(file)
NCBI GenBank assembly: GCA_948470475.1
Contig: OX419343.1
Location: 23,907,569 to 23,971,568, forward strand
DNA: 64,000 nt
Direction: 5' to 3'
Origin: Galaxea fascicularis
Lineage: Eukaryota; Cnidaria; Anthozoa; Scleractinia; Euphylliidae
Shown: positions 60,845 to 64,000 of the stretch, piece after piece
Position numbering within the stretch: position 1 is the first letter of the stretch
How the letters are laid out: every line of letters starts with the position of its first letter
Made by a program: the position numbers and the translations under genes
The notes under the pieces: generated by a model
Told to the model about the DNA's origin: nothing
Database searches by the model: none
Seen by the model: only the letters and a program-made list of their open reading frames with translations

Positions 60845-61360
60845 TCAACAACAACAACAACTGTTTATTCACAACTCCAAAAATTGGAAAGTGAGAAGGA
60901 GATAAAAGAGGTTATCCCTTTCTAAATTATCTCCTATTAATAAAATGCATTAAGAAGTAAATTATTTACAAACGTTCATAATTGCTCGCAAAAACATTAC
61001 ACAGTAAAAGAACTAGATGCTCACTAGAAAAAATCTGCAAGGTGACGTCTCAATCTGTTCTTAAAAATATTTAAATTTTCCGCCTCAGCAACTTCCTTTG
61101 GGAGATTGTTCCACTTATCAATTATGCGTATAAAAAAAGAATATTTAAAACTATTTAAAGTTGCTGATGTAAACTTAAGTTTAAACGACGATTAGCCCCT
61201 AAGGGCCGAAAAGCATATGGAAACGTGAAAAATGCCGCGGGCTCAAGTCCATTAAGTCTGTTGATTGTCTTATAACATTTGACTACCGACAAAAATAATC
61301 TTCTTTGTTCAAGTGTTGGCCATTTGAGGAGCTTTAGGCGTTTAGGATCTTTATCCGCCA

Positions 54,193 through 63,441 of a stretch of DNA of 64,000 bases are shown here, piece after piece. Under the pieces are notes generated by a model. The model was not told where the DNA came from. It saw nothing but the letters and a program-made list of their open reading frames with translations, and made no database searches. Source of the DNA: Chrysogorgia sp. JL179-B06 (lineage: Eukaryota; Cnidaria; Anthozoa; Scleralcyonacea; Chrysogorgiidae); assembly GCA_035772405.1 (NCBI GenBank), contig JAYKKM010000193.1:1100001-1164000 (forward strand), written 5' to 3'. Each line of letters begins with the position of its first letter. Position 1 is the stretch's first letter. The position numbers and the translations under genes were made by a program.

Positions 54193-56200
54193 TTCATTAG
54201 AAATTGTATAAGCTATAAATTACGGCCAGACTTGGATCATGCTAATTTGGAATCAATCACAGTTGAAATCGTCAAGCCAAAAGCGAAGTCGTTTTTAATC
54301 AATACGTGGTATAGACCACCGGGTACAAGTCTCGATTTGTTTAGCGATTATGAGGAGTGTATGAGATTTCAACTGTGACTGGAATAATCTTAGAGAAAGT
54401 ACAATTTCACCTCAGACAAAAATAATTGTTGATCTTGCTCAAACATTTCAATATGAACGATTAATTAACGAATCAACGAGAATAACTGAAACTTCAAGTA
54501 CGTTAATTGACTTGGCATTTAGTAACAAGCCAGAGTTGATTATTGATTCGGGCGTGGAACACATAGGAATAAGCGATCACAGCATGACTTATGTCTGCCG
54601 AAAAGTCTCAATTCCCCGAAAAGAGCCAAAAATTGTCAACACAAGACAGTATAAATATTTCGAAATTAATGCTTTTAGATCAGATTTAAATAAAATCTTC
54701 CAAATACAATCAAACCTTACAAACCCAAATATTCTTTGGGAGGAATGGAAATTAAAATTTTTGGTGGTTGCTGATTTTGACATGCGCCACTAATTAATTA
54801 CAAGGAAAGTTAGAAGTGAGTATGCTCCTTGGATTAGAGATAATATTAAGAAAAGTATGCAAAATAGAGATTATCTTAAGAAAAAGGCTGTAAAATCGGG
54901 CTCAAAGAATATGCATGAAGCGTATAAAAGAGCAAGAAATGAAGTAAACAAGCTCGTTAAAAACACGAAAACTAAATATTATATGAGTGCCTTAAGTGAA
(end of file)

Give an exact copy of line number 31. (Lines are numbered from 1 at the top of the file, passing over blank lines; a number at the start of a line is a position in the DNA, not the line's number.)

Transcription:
54701 CAAATACAATCAAACCTTACAAACCCAAATATTCTTTGGGAGGAATGGAAATTAAAATTTTTGGTGGTTGCTGATTTTGACATGCGCCACTAATTAATTA